First Reading: Wisdom 18:6-9

Salvation in the Midst of Destruction

6 That night was made known beforehand to our fathers,
so that they might rejoice in sure knowledge
of the oaths in which they trusted.
7 The deliverance of the righteous and the destruction
of their enemies
were expected by thy people.
8 For by the same means by which thou didst punish our enemies
thou didst call us to thyself and glorify us.
9 For in secret the holy children of good men offered sacrifices,
and with one accord agreed to the divine law,
that the saints would share alike the same things,
both blessings and dangers;
and already they were singing the praises of the fathers.

Revised Standard Version

The book of Wisdom found its use as a textbook for young Jewish boys living in a Greek culture from 300 B.C. to 200 A.D. Named after the wisest of all the Israelite kings, Solomon, the book contained wise sayings, philosophical and moral discussion, religious apologetics, science, and rhetoric. This general education text tried to prove Judaism was superior to Greek culture (the regional culture at the time), while Jews lived among Greeks. The author or authors meant to educate in a general sense, and build up faith in a foreign environment.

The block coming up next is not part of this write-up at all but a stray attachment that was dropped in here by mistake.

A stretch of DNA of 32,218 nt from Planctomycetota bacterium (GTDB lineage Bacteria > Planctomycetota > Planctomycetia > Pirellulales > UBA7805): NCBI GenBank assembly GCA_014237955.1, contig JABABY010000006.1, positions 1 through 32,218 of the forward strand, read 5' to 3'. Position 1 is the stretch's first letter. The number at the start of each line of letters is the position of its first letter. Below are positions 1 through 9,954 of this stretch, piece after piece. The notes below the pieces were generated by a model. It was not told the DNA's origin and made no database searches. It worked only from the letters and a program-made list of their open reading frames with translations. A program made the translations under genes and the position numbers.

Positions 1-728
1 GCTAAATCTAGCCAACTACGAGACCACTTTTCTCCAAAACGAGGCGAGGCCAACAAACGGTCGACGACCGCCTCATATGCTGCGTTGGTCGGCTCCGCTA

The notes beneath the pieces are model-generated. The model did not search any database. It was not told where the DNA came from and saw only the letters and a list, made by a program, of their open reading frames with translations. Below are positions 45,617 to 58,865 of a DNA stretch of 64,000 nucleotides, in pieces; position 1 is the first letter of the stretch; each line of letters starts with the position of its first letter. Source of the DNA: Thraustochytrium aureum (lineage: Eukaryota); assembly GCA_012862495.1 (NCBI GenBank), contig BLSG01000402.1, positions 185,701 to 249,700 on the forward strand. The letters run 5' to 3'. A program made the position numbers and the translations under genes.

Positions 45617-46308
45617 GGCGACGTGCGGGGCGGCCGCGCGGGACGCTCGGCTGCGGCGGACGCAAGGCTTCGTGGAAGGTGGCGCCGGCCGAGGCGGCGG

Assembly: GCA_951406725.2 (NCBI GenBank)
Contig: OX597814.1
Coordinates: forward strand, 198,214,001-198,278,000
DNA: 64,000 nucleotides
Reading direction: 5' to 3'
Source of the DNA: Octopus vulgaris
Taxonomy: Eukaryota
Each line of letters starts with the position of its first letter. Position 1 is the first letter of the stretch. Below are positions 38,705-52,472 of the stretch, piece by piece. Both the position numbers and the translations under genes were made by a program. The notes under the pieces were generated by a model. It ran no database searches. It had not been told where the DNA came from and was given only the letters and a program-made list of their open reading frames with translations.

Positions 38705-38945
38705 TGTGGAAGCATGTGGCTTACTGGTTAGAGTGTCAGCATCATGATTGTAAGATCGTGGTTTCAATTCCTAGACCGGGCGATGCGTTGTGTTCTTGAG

The final section of the book praises God as liberator of his people. One of the high points of the text glorified God for his power that destroyed the first born of the Egyptians, yet, at the same time, freed his people. Jews, as well as Christians and Muslims, still worship God for his revelation of power.

Sometimes the darkest moments of life turn to be the times of freedom. Painful moments lead to joy. Suffering leads to peace. Death-life is the paradox of living faith. While we experience these times in stress, we should always be thankful for God's presence and direction. With God we can see the greater picture, the greater good that comes from dark times.

When have you experienced dark times? What good came from these experiences? How has your faith grown in hindsight?